Deck The Halls With Boughs of Holly

Deck the halls with boughs of holly,
Fa la la la la, la la la la.
Tis the season to be jolly,
Fa la la la la, la la la la.

Don we now our gay apparel,
Fa la la, la la la, la la la.
Troll the ancient Yule tide carol,
Fa la la la la, la la la la.

See the blazing Yule before us,
Fa la la la la, la la la la.
Strike the harp and join the chorus.
Fa la la la la, la la la la.

Follow me in merry measure,
Fa la la la la, la la la la.
While I tell of Yule tide treasure,
Fa la la la la, la la la la.

Fast away the old year passes,
Fa la la la la, la la la la.
Hail the new, ye lads and lasses,
Fa la la la la, la la la la.

Sing we joyous, all together,
Fa la la la la, la la la la.
Heedless of the wind and weather,
Fa la la la la, la la la la.

"Deck The Halls", originally called, "Deck The Hall", is a Christmas Carol, that is for New Year's Eve.  The idea that Christmas hails the new year, is brought to light in this song.  It was originally a Welsh poem, translated into English by Thomas Oliphant and published in 1862.

The words above are the rendition that I am most familiar with.  My understanding is that these words were not the original, but changes were made in the fifteen years following 1862.  The original has lines in it about drinking:

"Fill the meadcup, drain the barrel", and, "See the flowing bowl before us", 

As well as, 

"While I sing of beauty's treasure", and, "Laughing, quaffing all together".

See the wikipedia article, if you are interested in reading about the variations.

I was wondering what this song was all about.  I get it about, 'tis the season to be jolly'.  And that is true right now.  We are in a season of joy.  And the world is trying to convince you otherwise.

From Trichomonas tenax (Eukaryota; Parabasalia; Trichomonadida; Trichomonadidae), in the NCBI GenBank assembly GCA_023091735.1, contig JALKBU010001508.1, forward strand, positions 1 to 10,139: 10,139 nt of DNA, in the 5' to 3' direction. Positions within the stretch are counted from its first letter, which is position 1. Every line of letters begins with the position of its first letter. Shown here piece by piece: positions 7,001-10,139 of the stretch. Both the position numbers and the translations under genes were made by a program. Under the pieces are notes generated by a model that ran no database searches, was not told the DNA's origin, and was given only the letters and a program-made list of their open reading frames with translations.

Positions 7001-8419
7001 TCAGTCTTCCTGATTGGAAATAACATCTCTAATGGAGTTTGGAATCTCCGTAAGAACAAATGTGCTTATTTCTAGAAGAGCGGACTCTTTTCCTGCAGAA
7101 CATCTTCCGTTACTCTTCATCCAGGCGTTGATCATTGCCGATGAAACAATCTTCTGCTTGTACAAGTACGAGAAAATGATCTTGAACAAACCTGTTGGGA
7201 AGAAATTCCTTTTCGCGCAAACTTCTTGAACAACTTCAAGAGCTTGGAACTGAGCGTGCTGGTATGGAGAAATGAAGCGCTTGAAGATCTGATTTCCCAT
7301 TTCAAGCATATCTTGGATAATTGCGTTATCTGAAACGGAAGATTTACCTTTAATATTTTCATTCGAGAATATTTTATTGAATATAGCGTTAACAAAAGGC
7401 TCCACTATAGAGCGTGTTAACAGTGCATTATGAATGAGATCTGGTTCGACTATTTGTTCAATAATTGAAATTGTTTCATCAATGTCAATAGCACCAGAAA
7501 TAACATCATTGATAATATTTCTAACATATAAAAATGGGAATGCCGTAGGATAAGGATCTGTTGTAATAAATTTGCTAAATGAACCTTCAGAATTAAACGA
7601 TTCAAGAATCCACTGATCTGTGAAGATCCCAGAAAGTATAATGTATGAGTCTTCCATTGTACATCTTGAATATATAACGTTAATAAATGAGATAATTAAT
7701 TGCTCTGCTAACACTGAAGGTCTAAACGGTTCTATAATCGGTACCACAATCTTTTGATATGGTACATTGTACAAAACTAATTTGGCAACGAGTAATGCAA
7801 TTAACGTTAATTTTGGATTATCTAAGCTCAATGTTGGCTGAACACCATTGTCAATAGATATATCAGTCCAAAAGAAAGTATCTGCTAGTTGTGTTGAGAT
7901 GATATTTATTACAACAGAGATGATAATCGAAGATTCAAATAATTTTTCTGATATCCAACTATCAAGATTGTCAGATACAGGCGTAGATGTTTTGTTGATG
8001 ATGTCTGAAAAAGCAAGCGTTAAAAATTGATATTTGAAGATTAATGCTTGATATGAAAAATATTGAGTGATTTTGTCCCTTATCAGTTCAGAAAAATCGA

Holly symbolizes masculinity.  And ivy symbolizes femininity.  There is another Christmas Carol called, "The Holy and The Ivy".  But this song is about putting up holly throughout your house.

The word 'holly' is not connected to 'holy', but 'prickly'.  Holly has leaves with sharp, prickly ends on it.  The vibrant, red berries on holly are also associated with masculinity and the blood of Jesus.

In ancient times, holly leaves were used as a tea, to treat arthritis, kidney stones and bronchitis.  

Some people believe that the crown of thorns that the Roman soldiers put on Jesus' head was holly.  This may be a myth, but the symbol of the holly and it's similarity to the thorny vine used as the crown of thorns put upon Jesus' head remains.

David Beaulieu, wrote:

"There are hundreds of species of holly plants (Ilex), and the plants come in all sizes, ranging from spreading dwarf holly shrubs 6 inches in height to holly trees 70 feet tall. Their shapes vary from rounded to pyramidal to columnar. Landscaping enthusiasts use this versatile plant in a number of different ways, including as foundation plantings."

Here is an excerpt from Andy Byfield's article on Holly, in the Guardian's Gardening Blog:

"As well as playing a key role in a woodland's winter ecology, holly has a strong cultural resonance amongst humans. Festive holly imagery on Christmas cards may be a Victorian invention, but the tree's association with Christmas goes back to pagan times, when it was customary to bring holly boughs in to deck out the house. Holly was seen as a powerful fertility symbol, and was believed to be an effective charm to ward off witches and ill-fortune: for this reason it was often planted close to homes and outbuildings. Conveniently, its thorny foliage and blood-red berries lent themselves to Christian tradition, and the early customs surrounding the species were fully adopted by Christianity. With its intense red berries, the holly was also seen as a very masculine plant – after all, "the holly wears the crown" – though the fact that hollies with berries are always female seems to have been conveniently forgotten by some in society."


According to Catholic tradition:

"the holly is held by tradition to be of the same plant as the wood of the Cross was said to come from. During Advent and Christmas Christians acknowledge the need for a Savior and holly reminds them of this: the holly bough is one of St. John the Baptist's symbols; the Saint heralded our Lord's coming as Isaiah did in the Old Testament."


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